John Speller's Web Pages Royal Progress

John Speller's Web Pages - GWR Broad Gauge

Royal Progress
The Great Western Railway built its first Royal Train in 1840, and though the Dowager Queen Adelaide made use of it for a short trip that year, it was another two years before the Queen herself first took to the rails. Queen Victoria made her first ever railway trip on Monday, 13 June 1842. She returned from Windsor Castle to Buckingham Palace by way of the Great Western Railway, with Daniel Gooch in charge of the engine. The royal train consisted of "Firefly" Class 2-2-2 locomotive "Phlegethon" (constructed the previous month), drawing the royal saloon in the center of two other saloon carriages, preceded by a second-class carriage and followed by three carriage trucks. The 18 mile journey from Slough & Windsor Station (as Slough was known before the opening of the Windsor Branch) to Paddington was accomplished in 25 minutes.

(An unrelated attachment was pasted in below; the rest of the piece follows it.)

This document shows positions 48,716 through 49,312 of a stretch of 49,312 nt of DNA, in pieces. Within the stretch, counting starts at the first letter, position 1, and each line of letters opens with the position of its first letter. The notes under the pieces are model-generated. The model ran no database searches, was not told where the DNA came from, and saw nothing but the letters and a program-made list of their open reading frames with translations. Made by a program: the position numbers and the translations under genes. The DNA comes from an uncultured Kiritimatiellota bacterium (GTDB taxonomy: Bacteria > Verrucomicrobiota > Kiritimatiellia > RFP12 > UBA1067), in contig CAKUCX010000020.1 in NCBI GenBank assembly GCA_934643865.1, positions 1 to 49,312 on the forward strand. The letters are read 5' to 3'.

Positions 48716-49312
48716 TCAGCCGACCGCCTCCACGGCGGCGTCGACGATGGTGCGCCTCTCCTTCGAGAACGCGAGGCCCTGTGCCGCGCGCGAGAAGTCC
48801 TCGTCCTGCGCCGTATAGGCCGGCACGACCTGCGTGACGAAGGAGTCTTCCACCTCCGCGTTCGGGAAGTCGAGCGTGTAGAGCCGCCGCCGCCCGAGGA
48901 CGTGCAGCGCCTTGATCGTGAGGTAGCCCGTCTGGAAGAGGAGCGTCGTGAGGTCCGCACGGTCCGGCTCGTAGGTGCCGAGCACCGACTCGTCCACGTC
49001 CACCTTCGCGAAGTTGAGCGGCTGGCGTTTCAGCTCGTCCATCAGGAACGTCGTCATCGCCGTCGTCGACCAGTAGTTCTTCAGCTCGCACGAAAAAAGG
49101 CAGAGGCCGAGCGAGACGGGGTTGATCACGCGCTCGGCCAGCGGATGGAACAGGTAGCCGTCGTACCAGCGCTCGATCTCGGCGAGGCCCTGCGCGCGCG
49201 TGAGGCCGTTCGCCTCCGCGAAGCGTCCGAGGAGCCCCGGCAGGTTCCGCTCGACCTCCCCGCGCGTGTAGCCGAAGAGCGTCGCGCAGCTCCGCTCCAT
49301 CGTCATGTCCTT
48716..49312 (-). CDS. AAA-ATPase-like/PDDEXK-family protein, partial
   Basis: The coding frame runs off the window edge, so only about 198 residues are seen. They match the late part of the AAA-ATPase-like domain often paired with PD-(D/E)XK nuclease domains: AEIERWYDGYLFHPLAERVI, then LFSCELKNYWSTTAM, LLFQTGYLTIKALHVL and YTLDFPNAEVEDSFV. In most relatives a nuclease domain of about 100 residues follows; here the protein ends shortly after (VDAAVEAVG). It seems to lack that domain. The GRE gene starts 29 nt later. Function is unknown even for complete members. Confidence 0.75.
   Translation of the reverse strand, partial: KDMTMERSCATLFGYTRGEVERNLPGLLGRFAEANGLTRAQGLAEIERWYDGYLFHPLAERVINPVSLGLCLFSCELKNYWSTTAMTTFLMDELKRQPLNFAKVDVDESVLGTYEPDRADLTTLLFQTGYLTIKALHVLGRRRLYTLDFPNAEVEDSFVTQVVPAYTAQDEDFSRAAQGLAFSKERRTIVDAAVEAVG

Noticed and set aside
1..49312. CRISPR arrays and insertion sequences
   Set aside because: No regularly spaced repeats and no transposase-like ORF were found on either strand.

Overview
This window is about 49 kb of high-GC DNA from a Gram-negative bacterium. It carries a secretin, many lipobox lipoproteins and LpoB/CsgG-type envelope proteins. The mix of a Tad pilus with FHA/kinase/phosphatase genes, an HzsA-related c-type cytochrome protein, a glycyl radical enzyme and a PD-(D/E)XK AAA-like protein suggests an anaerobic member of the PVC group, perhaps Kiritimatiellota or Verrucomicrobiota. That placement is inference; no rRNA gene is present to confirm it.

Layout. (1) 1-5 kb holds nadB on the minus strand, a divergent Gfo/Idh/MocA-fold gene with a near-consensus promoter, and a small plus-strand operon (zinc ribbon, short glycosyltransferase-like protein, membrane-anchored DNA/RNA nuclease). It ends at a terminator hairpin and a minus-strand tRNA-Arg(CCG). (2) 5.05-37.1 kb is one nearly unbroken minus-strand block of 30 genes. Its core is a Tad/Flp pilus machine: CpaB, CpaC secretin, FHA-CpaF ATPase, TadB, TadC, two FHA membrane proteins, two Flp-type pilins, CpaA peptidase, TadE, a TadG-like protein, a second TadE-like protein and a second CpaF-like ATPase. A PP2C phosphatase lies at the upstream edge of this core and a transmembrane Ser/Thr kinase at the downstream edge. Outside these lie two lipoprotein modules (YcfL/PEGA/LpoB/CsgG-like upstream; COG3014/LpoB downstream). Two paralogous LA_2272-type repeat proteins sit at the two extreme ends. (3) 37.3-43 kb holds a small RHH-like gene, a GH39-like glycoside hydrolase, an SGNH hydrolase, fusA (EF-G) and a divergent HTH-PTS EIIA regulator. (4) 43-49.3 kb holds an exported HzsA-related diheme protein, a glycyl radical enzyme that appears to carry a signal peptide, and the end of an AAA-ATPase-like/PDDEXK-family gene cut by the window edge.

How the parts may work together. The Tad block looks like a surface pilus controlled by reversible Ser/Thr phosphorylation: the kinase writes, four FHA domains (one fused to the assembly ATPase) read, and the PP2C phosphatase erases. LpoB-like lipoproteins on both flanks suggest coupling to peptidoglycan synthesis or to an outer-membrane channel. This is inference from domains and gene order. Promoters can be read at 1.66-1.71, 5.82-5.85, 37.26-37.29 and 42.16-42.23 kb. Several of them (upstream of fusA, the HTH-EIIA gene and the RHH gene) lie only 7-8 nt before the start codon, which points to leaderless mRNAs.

Queen Victoria arriving at Slough Station in order to travel on the Great Western Railway
The Great Western Railway's second royal saloon, built in 1848. The miniature disc-and-crossbar signal on the roof was provided for Her Majesty to signal when she wished the train to start and stop
Queen Victoria suffering the indignity of walking 20 ft. across a red carpet at Gloucester in 1849 in order to change from narrow to broad gauge. At the time this was felt to be the worst thing that had ever happened in British history
One of the two saloons which flanked the Royal Saloon on Queen Victoria's first train journey of 1842. It is shown here at Paddington in 1865
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